Budget Deal's PBGC Premium Hike Criticized

Just 7% of Fortune 100 offer a traditional pension to new hires, down from 89% in 1985

By Stephen Miller, CEBS Dec 12, 2013

last updated 12/23/2013

“It is simply unacceptable that members of Congress of both parties … view pension plans as a piggy bank for other budget priorities, without regard for the real-life policy implications of their actions,” said American Benefits Council President James A. Klein in a media statement about the bipartisan budget agreement.

The agreement was announced Dec. 10, 2013, and within days the Ryan-Murray Bipartisan Budget Act was passed by Congress and President Obama pledged to sign it into law. The budget legislation calls for $8 billion in Pension Benefit Guaranty Corp. (PBGC) premium hikes, to be paid by employers that sponsor defined benefit pension plans. This follows last year’s $9 billion increase in premiums.

According to an analysis by the Tax Policy Center, a project of the Urban League and the Brookings Institution:

The basic [PBGC] premium was already scheduled to rise from $42 per participating worker to $49 in 2014 and to climb with inflation after that. The budget plan would take it up to $57 in 2015 and $64 in 2016. Additional premiums for underfunded company plans and for discontinued plans would also increase."

A simple examination of the math plainly refutes the notion that PBGC’s single-employer guarantee program needs more premium revenue,” Klein said. “To the extent this latest premium increase is based on reports of the agency’s ‘deficit,’ the facts do not support the contention. To the extent Congress and the president have agreed to increase premiums simply to offset other spending priorities, it lacks any public-policy basis whatsoever. Either way, it shrinks the universe of pension plans from which premiums are collected. That is a bad result for workers and for the PBGC itself.”

The ERISA Industry Committee (ERIC), another trade group for employee benefit plan sponsors, also is deeply troubled by the congressional budget agreement.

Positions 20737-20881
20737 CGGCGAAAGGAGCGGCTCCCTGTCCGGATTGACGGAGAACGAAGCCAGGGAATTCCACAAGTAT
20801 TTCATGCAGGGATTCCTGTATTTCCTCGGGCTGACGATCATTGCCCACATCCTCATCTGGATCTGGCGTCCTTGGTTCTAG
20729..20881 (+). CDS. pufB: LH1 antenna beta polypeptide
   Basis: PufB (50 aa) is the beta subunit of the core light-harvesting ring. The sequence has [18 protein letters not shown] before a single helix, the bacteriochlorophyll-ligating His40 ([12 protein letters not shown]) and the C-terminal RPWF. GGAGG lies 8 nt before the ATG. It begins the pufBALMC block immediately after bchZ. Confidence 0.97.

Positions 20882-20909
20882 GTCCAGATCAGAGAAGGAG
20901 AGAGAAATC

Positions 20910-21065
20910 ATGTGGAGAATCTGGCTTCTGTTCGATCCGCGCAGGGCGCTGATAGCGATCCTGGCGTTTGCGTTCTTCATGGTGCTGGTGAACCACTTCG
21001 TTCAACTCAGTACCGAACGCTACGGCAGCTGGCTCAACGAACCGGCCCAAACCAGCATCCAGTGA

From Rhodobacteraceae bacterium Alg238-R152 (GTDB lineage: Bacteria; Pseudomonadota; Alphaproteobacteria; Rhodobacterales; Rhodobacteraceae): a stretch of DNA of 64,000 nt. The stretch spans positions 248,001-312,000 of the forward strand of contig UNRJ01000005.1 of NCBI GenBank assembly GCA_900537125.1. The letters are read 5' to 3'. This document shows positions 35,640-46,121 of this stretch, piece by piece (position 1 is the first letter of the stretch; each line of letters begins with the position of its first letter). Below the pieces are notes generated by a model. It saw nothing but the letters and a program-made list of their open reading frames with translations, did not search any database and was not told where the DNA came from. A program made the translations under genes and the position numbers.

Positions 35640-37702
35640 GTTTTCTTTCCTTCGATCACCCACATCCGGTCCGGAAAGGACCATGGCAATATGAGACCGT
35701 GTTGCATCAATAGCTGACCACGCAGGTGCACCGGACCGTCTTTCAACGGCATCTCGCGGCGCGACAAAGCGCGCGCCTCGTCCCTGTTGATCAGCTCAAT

“This premium increase will only further accelerate the demise of the pension system, as plan sponsors become increasingly discouraged from voluntarily providing pensions,” said ERIC President Scott Macey in a statement. “It only provides another reason for sponsors to exit the system, thus further harming retirement security and the participants the system is intended to help.”

The American Benefits Council, ERIC, the Society for Human Resource Management, and 14 other professional and trade organizations signed a Dec. 5, 2013, letter that strongly urged the budget conferees to oppose a PBGC premium increase, saying that, along with increasing taxes on companies that voluntarily sponsor pension plans, it would divert additional resources from job creation and business investment and undercut retirement security.

“Every additional dollar that employers must pay to the PBGC is one less dollar that can be used to fund participant benefits, expand their businesses, create jobs, and grow the economy,” the letter said.

According to research by Towers Watson, in 2013 just 30 percent of large Fortune100 U.S. companies offered any defined benefit retirement plan (including cash-balance "hybrid" plans) to newly hired salaried workers, down from 90 percent in 1985. Only 7 percent still offered a traditional defined benefit pension to new hires, down from 89 percent in 1985.

"Depending on a plan’s participant count and how well funded the plan is, plan sponsors could see an increase of 155 percent or more in total PBGC premiums" beginning with plan year 2015, blogged Scott Ruba, director of defined benefit retirement plans at the Principal Financial Group.

While some are calling the premium hike a final "death knell" for employer-provided defined benefit plans, Ruba noted that "There are steps plan sponsors can take to reduce the impact of the increases and budget for them. Plan sponsors should work with their financial professional and actuary to begin planning now for the increases."

Other Revenue Raisers

The deal lays out a two-year frame work for funding the federal government that sets discretionary spending at $1.012 trillion for 2014 and $1.014 trillion for 2015 for all federal agencies. It will also provide some relief from the automatic sequestration cuts, and give the federal agencies an extra $63 billion over two years.

In addition to increasing premiums paid by pension sponsors to the PBGC, revenue is raised by:

  • Increasing airline security fees starting July 2014.

  • Increasing federal pension contributions paid by federal civilian workers.

  • Reducing the retirement benefits for military retirees who are under the age of 62.

  • Extending Bureau of Customs and Border Protection user fees.

  • Capping annual salaries for government contractors at $487,000, indexed to inflation.

Of the revenue-raising provisions in the bill, the most problematic, said employer groups, will be the increased premiums to be paid to the PBGC.

Stephen Miller, CEBS, is an online editor/manager for SHRM.

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